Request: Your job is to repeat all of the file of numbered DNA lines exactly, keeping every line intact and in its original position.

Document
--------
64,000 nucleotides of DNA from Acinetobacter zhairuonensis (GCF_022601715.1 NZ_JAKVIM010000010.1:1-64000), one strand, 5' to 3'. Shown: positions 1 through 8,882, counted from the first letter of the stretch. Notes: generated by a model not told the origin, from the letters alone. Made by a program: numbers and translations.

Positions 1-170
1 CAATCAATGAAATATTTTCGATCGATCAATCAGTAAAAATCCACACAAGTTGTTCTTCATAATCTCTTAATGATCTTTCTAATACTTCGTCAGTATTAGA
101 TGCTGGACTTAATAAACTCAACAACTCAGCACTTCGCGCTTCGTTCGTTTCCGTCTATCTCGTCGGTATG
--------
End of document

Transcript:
64,000 nucleotides of DNA from Acinetobacter zhairuonensis (GCF_022601715.1 NZ_JAKVIM010000010.1:1-64000), one strand, 5' to 3'. Shown: positions 1 through 8,882, counted from the first letter of the stretch. Notes: generated by a model not told the origin, from the letters alone. Made by a program: numbers and translations.

Positions 1-170
1 CAATCAATGAAATATTTTCGATCGATCAATCAGTAAAAATCCACACAAGTTGTTCTTCATAATCTCTTAATGATCTTTCTAATACTTCGTCAGTATTAGA
101 TGCTGGACTTAATAAACTCAACAACTCAGCACTTCGCGCTTCGTTCGTTTCCGTCTATCTCGTCGGTATG